En español | A blanket solution. By insulating your electric water heater and its outgoing pipes, you can lower the temperature setting and save up to $200 a year. Pipe sleeves start at $2 for 12 feet, while heater blankets run about $20. Check with a plumber for safety.
See also: Affordable Utilities Now
Grill with sun. Investigate buying a solar cooker, which works by focusing the rays of the sun on food. Great for picnics.
Go solar. Advanced systems let you light your home and sell excess electricity to your power company. Simpler ones heat your home and water. All cut your energy costs but require major upfront investment with a seven- to 20-year payback. To reduce that expense, buy used equipment, collect tax credits and stick with simpler systems. Find more information at dsireusa.org and energystar.gov.
Go out green. Biodegradable coffins and other eco-friendly burial measures can cost half to two-thirds less than traditional burials. Get information and provider listings at greenburialcouncil.org.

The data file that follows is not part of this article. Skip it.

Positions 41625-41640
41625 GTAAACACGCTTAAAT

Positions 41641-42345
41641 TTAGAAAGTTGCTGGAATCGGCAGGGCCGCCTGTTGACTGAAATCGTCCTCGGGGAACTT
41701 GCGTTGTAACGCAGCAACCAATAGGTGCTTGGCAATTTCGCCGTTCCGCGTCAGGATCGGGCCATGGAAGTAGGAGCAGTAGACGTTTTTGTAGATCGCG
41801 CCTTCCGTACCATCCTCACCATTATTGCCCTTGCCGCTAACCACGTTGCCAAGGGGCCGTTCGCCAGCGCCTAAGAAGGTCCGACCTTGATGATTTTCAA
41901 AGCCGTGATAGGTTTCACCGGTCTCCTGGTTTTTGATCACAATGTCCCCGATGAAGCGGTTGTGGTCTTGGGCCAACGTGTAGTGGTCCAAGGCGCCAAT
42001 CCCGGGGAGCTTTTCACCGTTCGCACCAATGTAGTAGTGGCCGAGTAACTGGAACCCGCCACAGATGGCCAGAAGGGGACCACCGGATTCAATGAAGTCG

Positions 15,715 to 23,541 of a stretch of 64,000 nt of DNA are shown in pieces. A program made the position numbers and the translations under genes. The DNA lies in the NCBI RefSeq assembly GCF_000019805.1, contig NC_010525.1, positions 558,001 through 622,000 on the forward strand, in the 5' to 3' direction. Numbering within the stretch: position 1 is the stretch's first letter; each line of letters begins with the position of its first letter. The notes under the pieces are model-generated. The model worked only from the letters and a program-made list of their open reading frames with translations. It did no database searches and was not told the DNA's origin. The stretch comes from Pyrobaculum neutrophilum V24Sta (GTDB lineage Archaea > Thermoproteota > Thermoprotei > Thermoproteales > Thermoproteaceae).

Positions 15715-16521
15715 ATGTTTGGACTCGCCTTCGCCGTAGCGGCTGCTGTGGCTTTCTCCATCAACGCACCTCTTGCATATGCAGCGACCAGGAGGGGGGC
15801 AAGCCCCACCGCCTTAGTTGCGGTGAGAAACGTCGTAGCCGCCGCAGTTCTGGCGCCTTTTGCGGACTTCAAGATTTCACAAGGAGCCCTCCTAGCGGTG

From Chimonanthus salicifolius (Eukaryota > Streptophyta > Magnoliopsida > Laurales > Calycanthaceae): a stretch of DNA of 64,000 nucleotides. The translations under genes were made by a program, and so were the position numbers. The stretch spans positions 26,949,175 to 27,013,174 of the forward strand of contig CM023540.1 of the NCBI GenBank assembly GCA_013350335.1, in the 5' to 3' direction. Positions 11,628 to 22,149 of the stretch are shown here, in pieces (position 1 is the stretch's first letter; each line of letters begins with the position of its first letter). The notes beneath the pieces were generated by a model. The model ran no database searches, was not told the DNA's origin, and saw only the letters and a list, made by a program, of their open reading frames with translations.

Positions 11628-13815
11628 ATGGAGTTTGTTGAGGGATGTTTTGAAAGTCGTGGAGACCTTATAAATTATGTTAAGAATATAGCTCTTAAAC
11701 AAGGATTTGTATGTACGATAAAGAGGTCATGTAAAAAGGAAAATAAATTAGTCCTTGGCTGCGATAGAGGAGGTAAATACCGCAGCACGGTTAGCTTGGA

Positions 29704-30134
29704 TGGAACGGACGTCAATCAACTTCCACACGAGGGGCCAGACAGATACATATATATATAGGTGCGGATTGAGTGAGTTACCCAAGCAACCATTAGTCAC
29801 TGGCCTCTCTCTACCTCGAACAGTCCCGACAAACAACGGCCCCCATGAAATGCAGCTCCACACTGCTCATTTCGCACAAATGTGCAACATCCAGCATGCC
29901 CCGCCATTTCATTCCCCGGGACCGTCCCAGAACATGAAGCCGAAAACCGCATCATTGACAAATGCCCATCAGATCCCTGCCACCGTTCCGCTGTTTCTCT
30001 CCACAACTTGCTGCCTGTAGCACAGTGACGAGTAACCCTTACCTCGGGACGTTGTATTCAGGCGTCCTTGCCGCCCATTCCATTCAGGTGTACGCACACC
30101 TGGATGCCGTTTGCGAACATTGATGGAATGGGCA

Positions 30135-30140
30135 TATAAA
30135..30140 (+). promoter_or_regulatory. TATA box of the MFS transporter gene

Auto-temperature. By installing a programmable thermostat, homeowners can save up to $180 a year in heating and cooling bills.
Go fluorescent. Replace those energy-hog incandescent bulbs with compact fluorescent light (CFL) bulbs. According to the U.S. Department of Energy, replacing a 60-watt incandescent bulb with a comparable 15-watt CFL could save you $69 over the life of the new bulb — typically seven years.
Stop gushing. Turn the valves under the kitchen and bathroom sinks halfway off. When you open a faucet above, the water won't come gushing out, but there'll be plenty to wash dishes or brush teeth.
Hang out. Your electric clothes dryer is the biggest energy-gobbling appliance in your home after the refrigerator, costing about $85 a year to run. So hang clothes outside, or inside until they're almost dry, then pop them into the dryer.
A drip in time. Your AC system and dehumidifier pull water out of the air that's perfect for gardening or car washing. Some devices will route the water to your garden.